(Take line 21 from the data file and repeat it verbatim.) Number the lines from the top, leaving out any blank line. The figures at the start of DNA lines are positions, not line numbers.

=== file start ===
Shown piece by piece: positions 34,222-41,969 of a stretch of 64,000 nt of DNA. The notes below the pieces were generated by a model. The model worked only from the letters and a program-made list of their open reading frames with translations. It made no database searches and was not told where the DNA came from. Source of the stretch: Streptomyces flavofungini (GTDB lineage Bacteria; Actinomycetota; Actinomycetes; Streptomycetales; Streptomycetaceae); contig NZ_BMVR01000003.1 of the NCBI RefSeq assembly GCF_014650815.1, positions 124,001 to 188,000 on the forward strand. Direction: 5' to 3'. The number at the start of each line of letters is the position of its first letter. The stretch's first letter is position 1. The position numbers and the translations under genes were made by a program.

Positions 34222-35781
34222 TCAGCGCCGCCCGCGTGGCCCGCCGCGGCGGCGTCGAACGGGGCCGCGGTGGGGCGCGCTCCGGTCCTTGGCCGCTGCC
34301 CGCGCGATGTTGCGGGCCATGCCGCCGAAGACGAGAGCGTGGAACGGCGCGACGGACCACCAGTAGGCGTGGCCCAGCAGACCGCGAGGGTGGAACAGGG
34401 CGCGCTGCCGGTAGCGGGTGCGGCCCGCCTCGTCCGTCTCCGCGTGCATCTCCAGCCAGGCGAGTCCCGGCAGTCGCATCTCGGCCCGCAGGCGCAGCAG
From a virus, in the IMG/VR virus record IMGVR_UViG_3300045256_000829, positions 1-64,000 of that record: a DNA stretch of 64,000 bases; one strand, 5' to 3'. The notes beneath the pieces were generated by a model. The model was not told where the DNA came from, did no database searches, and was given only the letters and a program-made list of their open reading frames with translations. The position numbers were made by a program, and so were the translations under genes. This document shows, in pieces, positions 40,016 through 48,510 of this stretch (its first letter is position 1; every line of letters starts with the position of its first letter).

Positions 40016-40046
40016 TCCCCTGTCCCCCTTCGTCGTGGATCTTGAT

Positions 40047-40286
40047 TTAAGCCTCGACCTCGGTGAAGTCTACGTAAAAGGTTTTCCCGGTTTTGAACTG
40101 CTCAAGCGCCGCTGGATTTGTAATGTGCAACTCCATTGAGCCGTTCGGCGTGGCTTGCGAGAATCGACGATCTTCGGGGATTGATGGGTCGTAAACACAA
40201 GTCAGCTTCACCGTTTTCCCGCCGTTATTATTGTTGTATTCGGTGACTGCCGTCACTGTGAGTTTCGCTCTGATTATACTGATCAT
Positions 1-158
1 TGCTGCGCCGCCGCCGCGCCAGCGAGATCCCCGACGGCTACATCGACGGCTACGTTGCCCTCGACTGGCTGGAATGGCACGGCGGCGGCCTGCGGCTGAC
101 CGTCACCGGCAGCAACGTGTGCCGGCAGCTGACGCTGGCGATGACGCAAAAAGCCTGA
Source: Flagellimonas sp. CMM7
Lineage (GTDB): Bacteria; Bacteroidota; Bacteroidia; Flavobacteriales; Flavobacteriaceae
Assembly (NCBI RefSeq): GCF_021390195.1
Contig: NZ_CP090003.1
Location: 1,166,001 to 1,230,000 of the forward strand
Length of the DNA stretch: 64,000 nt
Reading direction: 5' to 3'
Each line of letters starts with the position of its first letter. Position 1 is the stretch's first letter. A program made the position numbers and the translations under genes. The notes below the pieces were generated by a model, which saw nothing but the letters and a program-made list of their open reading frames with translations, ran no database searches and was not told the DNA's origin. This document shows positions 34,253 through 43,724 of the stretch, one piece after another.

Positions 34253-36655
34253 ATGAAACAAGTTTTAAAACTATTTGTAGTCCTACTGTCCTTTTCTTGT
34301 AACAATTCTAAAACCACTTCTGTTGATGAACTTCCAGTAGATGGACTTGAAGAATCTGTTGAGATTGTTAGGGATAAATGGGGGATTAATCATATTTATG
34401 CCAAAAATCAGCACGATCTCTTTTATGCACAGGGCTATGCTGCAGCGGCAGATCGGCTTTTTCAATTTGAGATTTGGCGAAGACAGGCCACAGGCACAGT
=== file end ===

Length of the DNA stretch: 64,000 nt